Spain is a big country, therefore the cost of moving to Spain varies considerable depending on where you would like to move to in addition to how many things you would like to move. Many expats choose to leave their belongings behind to decorate their homes in a more traditional style. However, moving your belongings would certainly add a few home comforts to a Spanish villa. The most popular way of moving your things to Spain is to use overland transport which takes arounf 3-5 days. Sirelo has estimated the removals costs below.
|Household size||Time||Estimated Cost|
|1 bedroom flat||5-7 days||£2,000 – £2,700|
|3 bedroom house||5-7 days||£3,300 – £4,500|
|5 bedroom house||5-7 days||£5,400 – £7,300|
Moving to Spain: Tips
With a move abroad its always helpful to know some tips from those in the know. Here at Sirelo we’ve compiled a list of tips for moving to Spain so pay close attention!
- Make sure to take out insurance when you move your things. Some Spanish removals services are known for being rough with belongings due to using old trucks on bad roads so try and remove the stress by making sure you’re covered.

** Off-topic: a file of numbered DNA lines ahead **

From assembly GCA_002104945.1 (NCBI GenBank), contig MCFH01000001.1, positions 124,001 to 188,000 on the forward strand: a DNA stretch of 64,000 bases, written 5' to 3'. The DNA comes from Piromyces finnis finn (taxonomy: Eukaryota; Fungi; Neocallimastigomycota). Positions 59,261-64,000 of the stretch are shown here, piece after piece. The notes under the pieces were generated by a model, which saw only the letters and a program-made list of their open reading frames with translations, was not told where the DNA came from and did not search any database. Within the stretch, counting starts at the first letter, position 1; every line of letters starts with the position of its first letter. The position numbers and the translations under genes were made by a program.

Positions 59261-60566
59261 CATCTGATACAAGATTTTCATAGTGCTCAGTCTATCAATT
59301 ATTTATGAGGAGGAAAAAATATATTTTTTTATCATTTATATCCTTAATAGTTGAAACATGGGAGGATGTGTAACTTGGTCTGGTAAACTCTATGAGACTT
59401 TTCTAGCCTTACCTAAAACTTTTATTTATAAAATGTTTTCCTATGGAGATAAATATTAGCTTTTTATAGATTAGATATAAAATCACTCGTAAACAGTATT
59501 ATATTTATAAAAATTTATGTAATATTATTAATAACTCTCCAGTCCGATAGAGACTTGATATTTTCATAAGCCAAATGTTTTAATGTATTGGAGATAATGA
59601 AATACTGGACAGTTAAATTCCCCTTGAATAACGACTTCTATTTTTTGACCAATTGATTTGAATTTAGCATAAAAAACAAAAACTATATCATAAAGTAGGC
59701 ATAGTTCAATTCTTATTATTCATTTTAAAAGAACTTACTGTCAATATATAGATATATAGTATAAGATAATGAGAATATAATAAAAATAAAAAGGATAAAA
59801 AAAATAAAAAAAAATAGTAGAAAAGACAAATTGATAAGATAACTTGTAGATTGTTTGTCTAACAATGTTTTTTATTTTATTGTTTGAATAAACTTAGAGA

- If you’re basing where you want to live in Spain based on your summer holidays then you should bear in mind that Spanish towns are very different for tourists in the summer than how they are for expats the rest of the year. Do your research and ensure that you are prepared for the culture.
- Learn the language. 60% of expats in Spain don’t even speak Spanish! The locals will appreciate you a lot more if you make an effort. Many areas of spain don’t speak English well so this is a further crucial point!
- For more handy tips about moving to Spain that you won’t find anywhere else on the internet check out our blog 24 tips no one tells you before you move to Spain.